Are kiosks bad for human interaction?

Category:  Opinions
Thursday, October 4th, 2018 at 8:59 AM

In collaboration with the ideas of Charles Darwin, Auguste Comte, a paramount leader in sociology, defines models of social change by simply stating that human societies will progress into using scientific methods. Just over 200 years later, our society has come to see this belief to be true as the intermingling of technology and scientific advancement flourish. For example, the evolution of face-to-face product exchange. No longer are we relying on in-person retail workers and fast food cashiers to take our order or cash us out, we simply bypass human interaction and glue our eyes onto kiosks and screens to obtain said product. However, is this new wave of social change detrimental to our social connection with others, or is it the much needed push to obtaining a new way of interaction?

To delve deeper into this predicament, I would like to address a company called Instacart, whose platform is similar to the idea of a kiosk in a store. Instacart is a service that delivers groceries to your front door. This company was founded on July 12, 2012 by Apoorva Mehta, the current CEO. In addition, this company is located in San Francisco, California; yet, their services are in 44 states. Instacart’s mission statement is as follows: “Every day at Instacart we use technology to solve seemingly impossible problems in the real world.”

I found this company’s mission to be worthy of the ample amount of time and effort I spent in understanding the varying aspects of how it works. Moreover, the surplus of potential economic and social benefits it has to offer is well worth sharing with the public.

 Instacart aids to bridge the gap on lack of accessibility for vulnerable populations, such as the disabled population. For example, in Erie alone, those who are disabled and may not have access to transportation to get groceries was 11.1 percent between 2012-2016. A huge appeal to Instacart is the convenience of the system due to the ability to order online, have it delivered within an ideal time-frame and on your doorstep. The access and speed aspect of Instacart is uncanny in regard to the fact that you can place an order anywhere and your order is received at the store instantaneously. This specific feature saves you driving time and time wasted browsing the aisles.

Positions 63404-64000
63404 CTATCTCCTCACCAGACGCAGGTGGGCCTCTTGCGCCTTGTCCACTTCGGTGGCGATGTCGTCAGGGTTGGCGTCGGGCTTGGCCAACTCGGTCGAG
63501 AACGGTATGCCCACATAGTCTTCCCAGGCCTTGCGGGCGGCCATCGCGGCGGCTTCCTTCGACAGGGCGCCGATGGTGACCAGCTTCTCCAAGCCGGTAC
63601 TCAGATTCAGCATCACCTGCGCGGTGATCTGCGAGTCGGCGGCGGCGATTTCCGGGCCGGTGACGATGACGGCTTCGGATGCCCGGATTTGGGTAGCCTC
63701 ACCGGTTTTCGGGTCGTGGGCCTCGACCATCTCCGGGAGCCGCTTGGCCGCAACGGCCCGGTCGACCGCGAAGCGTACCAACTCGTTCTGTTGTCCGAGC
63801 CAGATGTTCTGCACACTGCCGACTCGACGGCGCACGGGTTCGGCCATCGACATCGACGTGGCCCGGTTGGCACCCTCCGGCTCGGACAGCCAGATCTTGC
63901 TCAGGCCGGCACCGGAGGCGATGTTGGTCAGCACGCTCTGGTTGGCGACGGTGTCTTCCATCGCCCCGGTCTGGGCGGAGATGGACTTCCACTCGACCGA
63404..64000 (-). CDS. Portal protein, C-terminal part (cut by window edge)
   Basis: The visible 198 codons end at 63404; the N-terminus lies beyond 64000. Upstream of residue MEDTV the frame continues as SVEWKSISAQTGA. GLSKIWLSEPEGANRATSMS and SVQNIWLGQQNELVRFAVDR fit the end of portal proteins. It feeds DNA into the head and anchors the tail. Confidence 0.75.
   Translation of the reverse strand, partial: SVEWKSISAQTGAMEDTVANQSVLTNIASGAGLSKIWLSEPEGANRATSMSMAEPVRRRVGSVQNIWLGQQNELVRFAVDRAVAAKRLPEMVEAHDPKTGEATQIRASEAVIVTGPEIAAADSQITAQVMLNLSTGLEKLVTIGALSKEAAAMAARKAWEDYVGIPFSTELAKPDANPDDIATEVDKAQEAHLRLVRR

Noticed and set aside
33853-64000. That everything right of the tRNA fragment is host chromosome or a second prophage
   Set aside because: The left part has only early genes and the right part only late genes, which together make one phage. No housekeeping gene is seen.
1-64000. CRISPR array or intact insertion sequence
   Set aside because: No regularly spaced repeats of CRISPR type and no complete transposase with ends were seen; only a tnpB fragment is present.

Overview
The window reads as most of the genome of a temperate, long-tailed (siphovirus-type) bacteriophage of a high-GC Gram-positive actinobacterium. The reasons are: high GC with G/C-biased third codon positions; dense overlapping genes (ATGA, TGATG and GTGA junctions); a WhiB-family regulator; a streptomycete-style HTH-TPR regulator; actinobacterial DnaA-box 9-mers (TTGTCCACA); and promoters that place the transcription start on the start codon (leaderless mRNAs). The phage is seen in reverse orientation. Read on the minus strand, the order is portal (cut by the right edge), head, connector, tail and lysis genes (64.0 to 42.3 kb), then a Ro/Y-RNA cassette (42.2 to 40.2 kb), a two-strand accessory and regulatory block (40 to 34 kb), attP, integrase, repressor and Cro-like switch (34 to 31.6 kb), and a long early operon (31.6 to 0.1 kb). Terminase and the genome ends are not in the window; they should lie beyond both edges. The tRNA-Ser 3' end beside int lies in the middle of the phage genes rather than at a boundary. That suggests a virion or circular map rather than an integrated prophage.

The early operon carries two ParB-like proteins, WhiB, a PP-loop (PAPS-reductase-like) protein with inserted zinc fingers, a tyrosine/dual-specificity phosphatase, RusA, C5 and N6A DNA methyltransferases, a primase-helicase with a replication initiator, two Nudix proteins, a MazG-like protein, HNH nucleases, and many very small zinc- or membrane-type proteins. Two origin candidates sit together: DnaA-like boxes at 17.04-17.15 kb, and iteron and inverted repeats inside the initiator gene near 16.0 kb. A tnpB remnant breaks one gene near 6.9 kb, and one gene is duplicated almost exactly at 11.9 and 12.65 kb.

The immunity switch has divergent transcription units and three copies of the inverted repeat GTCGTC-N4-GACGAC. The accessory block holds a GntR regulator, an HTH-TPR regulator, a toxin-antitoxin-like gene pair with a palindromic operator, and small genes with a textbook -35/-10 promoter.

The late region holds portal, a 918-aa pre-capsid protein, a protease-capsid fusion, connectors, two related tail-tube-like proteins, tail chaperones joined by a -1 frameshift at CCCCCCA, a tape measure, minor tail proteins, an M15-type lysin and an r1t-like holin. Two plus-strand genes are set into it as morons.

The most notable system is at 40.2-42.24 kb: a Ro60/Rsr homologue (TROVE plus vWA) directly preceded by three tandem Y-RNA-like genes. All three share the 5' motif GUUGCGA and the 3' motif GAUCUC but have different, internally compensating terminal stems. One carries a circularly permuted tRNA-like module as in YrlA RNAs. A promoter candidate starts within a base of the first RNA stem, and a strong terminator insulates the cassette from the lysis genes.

Yet, Instacart is also practical if you are too sick, busy or for any other reason unavailable to go shopping. Although there is a technological element to the system, that learning curve can be taught to the older population who can capitalize on this service. This is important to our local area due to fact that the older populations have increased in Erie. The median age is 39.3 years old in 2017, compared to 38.6 years old in 2010. From an economic standpoint, Instacart provides business opportunities to more than 500,000 customers across the nation and over 135 partnerships with grocery retailers such as Whole Foods, Costco, and Wegmans. Instacart states: “By the end of the next year, 80 percent of American households will be able to use Instacart.” The job of a personal shopper is beneficial to the community’s development and personal growth as it provides flexible hours and you can earn from $10 to $25 an hour depending on how busy your work days are. 

Due to this company and Comte’s theory of social change, my view on kiosks in stores has drastically altered. I believe the reduction of human interaction in the traditional format is not a risk factor for our youth because we are developing new ways to serve and interact with diverse individuals. Also, this new social model promotes inclusivity for outcasted members in our society, such as those who have anxiety and a multitude of disabilities. 

We must embrace the fact that we have created a world where we are constantly searching for the next best thing or a more efficient way to live and work, but that doesn’t mean we are erasing years of social connection, interaction or knowledge. 

Joallie Paluchak can be reached at voices.spectator@gmail.com.

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